“A video resume helps show enthusiasm level and give you a feel for the person. I have definitely chosen to interview and hire candidates in part because they did a video resume. That said, I think a video resume is best combined with a written resume,” Shaun Heng, vice president of operations at CoinMarketCap, said.

Tyler Lessard, chief video strategist at Canadian video analytics firm Vidyard, is also a fan but advises that videos are kept succinct.

“The purpose of the video is not just to say what’s already on your resume so don’t just use it as a way to walk through your past experience and education,” he said.

“It’s important that these aren’t too long. As much as you might draw someone in, they’re usually not going to spend any more than one to two minutes watching a video, even for a very interesting candidate.”


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how travelers earn after moving to Spain, Norway



Many people dream of starting a new life in a new country.

But problems, such as earning money, finding a place to live and meeting people, hold them back.

Here are two women travelers who didn’t let these details stop them from moving to Europe — and how they feel about their decisions today.

From tropical island to the Arctic

It’s common to yearn for a slower pace of life. But moving from bustling Singapore to a small town in Scandinavia is likely too slow — and too frigid — for most.

However, for 27-year-old Weisi Low, living in the Arctic created exhilarating adventures and a stronger appreciation for the great outdoors.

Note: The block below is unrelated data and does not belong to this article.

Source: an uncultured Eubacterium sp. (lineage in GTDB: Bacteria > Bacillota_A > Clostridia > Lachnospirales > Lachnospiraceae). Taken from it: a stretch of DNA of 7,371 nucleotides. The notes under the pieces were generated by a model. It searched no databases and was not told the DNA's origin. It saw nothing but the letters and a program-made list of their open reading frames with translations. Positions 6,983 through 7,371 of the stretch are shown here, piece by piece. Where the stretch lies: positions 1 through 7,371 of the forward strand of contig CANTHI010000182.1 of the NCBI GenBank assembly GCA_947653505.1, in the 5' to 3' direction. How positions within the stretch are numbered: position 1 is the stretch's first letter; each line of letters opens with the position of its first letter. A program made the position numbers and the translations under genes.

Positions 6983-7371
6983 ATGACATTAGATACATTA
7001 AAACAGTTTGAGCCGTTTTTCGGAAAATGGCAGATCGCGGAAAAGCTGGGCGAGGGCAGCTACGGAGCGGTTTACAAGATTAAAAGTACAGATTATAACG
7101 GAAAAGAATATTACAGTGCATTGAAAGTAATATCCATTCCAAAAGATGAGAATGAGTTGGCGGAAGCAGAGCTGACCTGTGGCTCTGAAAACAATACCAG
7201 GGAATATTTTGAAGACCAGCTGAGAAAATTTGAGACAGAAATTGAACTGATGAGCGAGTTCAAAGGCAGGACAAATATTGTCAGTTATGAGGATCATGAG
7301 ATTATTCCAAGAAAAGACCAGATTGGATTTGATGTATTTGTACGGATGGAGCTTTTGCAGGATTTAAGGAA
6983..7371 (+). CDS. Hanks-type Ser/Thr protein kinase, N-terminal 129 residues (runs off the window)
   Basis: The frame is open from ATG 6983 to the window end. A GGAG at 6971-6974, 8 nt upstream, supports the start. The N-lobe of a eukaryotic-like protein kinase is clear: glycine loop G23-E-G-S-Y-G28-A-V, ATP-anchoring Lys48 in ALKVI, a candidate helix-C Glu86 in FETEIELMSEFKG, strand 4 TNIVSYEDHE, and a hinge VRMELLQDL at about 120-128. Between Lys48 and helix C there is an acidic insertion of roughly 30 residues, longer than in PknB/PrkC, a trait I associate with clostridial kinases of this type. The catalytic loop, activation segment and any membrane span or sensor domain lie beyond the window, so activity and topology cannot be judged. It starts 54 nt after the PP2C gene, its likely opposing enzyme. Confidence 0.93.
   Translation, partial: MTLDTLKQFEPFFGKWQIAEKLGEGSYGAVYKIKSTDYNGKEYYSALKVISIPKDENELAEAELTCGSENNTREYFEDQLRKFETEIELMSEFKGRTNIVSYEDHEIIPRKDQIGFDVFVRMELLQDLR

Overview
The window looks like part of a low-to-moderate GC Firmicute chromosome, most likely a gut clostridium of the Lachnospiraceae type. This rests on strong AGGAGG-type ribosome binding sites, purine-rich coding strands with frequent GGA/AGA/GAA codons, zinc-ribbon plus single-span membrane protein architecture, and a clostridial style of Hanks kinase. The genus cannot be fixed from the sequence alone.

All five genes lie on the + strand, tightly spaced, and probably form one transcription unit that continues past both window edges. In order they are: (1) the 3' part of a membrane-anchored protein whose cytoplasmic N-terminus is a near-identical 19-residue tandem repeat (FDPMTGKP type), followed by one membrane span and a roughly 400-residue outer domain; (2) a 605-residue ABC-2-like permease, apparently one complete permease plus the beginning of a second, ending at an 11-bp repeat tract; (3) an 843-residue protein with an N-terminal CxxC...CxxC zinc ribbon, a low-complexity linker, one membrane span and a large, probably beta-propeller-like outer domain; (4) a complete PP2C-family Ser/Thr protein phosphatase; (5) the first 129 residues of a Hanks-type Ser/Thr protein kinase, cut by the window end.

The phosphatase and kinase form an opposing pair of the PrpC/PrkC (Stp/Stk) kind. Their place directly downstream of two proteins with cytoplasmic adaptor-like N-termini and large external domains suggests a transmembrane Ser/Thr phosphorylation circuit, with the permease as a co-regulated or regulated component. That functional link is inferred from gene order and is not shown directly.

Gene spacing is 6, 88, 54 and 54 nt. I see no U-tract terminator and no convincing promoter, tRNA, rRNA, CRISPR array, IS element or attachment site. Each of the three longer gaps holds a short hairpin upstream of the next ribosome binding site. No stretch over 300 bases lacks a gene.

After growing up fewer than 100 miles from the equator, Low now lives in Longyearbyen, Norway — a town of 2,300 residents that is one of the world’s northernmost permanent settlements. It’s located on the Svalbard archipelago, which is east of Greenland and about 650 miles from the North Pole.

Weisi Low moved to Norway’s Svalbard archipelago from Singapore in 2019.

Courtesy of Weisi Low

But Low knew what she was getting into. In 2017, she visited Svalbard as a tourist during its “dark season,” which blankets the town in darkness from November to January.

“I have always been fascinated with traveling to secluded places and was keen on experiencing something new and out of the ordinary,” said Low.

When I first arrived, I printed copies of my resume and went around town handing them out.

Weisi Low

Singaporean traveler

Back at home, she continued to think about Norway, realizing she preferred views of snow-capped mountains over high-rise buildings. After graduating from college in 2019, Low moved to Norway with 3,000 Singapore dollars ($2,229) and a 50-liter backpack.

“I didn’t want a life where I just woke up to buildings after buildings,” she said. “I knew early on that the conventional route many took will not excite me.”

She gave her new adventure a timeline too — three years. “If my plans fail, all I lose is just three years of my life,” she said.